Honoring all our warriors
Oct. 26, 2021
By Gerald Hay
Almost 50 years ago, the final American troops left South Vietnam on March 29, 1973 with scenes of chaos in Saigon, the capital, as the U.S. involvement in the war came to an end. Saigon, now Ho Chi Minh City, fell two years later, ending the war after 19 years, five months.
At the end of August, scenes of chaos again played out as the final American troops were airlifted from Kabul, ending U.S. involvement in Afghanistan. It became the nation’s longest war, spanning 19 years, 10 months.
There was no U.S. victory in either prolonged conflict. Soldiers from both wars came home to a divided nation. We must always separate the warrior from any war. We must welcome them home even if they returned months, years or decades ago.
Veterans Day is always a good day to honor all generations of veterans, including our new DD-214 (military discharge form) vets from Iraq and Afghanistan. It remains a special annual observance to salute all our local veterans from all wars and military service. They all have served with distinction and have given far too much.
Long ago, Korean War and Vietnam War soldiers, now aging veterans, were drafted or voluntarily answered our country’s call and went to war with experiences and memories of fear and danger, dreams of coming home, disappointments in their homecoming.
More than 5.7 million Americans served in the Korean War. Almost 37,000 soldiers died in the three-year conflict, often called “The Forgotten War” that ended in a truce that has now spanned 68 years.
Approximately 9 million military service members served during the Vietnam Era. More than 58,300 died in the war.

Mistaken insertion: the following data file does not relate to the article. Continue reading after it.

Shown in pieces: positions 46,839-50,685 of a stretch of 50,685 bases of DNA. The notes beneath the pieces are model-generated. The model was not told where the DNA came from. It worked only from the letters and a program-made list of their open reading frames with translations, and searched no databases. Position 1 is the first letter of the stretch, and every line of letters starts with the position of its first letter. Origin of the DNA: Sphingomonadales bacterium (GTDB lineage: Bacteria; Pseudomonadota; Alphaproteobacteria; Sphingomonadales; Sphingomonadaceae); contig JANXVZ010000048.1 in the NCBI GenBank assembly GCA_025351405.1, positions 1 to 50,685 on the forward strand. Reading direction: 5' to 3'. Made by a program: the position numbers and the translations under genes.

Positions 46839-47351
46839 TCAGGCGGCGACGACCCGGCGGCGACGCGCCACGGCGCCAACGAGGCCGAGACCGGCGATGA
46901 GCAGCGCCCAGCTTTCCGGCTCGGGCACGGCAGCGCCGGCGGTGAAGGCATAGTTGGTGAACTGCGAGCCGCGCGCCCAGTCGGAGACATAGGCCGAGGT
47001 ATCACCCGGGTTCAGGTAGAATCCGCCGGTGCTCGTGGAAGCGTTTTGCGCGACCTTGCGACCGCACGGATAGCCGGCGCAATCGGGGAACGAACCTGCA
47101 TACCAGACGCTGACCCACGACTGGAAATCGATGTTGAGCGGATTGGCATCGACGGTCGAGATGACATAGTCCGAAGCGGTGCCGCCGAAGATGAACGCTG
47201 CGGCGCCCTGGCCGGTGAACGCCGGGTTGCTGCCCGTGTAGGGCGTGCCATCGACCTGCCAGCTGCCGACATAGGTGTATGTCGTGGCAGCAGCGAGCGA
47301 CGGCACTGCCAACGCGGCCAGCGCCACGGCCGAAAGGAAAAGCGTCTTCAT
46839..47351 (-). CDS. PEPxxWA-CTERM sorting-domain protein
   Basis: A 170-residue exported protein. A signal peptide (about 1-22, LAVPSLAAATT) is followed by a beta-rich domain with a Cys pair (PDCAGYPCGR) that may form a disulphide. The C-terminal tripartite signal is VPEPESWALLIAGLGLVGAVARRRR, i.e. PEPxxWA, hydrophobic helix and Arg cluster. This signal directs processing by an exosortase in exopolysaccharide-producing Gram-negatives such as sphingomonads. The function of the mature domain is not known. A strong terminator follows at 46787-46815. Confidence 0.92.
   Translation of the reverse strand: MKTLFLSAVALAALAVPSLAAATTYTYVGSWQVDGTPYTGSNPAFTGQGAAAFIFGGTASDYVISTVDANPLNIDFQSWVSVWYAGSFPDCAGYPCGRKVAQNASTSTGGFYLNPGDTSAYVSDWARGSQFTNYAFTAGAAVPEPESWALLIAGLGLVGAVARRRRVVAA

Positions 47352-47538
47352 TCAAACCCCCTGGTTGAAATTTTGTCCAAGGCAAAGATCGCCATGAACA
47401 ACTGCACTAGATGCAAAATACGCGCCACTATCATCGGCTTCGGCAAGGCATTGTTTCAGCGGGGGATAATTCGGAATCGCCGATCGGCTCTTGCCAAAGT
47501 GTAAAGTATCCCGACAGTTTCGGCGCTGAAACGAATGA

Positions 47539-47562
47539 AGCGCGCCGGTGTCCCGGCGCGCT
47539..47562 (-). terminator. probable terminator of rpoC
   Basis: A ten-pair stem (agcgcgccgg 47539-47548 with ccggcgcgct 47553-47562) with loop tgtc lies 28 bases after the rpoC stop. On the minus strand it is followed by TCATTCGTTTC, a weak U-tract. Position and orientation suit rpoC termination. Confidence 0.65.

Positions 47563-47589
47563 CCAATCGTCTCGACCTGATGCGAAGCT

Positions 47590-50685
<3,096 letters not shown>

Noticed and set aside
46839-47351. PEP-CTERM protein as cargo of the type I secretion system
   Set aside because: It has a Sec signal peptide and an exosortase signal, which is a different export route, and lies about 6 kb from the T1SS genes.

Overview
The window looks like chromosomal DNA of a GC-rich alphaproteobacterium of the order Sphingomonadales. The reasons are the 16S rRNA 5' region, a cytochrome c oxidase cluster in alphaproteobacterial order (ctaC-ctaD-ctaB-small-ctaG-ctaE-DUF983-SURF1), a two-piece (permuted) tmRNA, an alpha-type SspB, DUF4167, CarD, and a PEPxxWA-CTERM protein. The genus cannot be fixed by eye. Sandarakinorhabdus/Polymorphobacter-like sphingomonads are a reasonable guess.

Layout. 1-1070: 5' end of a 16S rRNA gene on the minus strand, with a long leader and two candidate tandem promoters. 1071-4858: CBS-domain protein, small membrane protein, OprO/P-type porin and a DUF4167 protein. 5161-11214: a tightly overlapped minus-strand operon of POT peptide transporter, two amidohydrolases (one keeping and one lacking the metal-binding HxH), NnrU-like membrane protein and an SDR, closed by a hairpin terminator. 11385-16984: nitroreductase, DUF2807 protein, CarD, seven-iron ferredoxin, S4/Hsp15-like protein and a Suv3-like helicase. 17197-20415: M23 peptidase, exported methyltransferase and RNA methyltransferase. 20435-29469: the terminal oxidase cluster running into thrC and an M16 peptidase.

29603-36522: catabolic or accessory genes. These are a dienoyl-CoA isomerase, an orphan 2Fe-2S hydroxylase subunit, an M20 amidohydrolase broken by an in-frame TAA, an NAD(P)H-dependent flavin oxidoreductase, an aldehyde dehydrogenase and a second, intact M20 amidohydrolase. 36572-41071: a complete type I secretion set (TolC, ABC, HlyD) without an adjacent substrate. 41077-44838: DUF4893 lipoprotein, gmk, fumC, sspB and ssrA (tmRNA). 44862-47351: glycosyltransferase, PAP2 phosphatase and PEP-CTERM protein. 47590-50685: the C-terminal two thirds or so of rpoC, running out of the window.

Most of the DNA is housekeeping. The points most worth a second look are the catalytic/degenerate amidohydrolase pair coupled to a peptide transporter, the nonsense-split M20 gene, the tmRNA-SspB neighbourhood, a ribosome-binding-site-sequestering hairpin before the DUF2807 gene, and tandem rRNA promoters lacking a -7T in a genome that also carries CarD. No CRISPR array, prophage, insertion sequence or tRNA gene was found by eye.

I was among the Vietnam War combat soldiers who returned amid a massive anti-war fervor. Some of us were called baby killers. Some of us were spit on. Some, perhaps many, felt deep betrayal that some, perhaps many, hid inside. It left a huge scar for years and decades to come for some, perhaps many, Vietnam veterans.
More than 3 million American military service members have served in the War on Terror in post-9/11/2001 operations in Iraq and Afghanistan. More than half of them have had multiple deployments.
According the Department of Defense, 4,431 U.S. soldiers were killed in the two phases of Operation Iraqi Freedom. Operation Enduring Freedom (Afghanistan) claimed 2,455 American military lives, including the 13 soldiers killed by a suicide bomber at Kabul in the final days of the withdrawal.
The greatest tragedy of any war or military conflict, long or short, old or new, is the toll in lives that were lost, bodies that were damaged and minds that were impaired.
We all have different opinions about life and about war. The rightness or wrongness of war often becomes an issue and hot topic for second guessing, 20/20 hindsight and historical judgement.
Veterans who served in Iraq and Afghanistan are not to be caught up in any debate. They should be recognized for doing their duty and volunteering for military service. Their country called and they responded. They did what they were told to do. They went where they were told to go. They did their jobs. Many bravely fought in combat. Some died.
They and their families should always hold their heads high and always be thanked.
They are not alone. Veterans from all military services from World War II to the War on Terror, serving stateside or overseas, have protected our nation. They took the oath to defend our Constitution. They served under our flag. Many returned in caskets under our flag to sad homecomings.
In a nation of more than 333 million, there are only approximately 19 million veterans and members of the armed forces on active duty. That’s only about 6% of the population who chose to serve in our military, safeguard our nation, ensure our freedom and protect our rights.
Going home is so important to the men and women of our armed forces in any generation. Welcoming them home is equally important by a community and a grateful nation.
Our warriors – serving in past, present and future wars or in times of peace– deserve our deep respect and sincere appreciation on Veterans Day and every day. Please continue to honor aging veterans from bygone wars and to those who’ve just returned by simply saying: “Thank you for your service.”
That is all any of us ever wanted.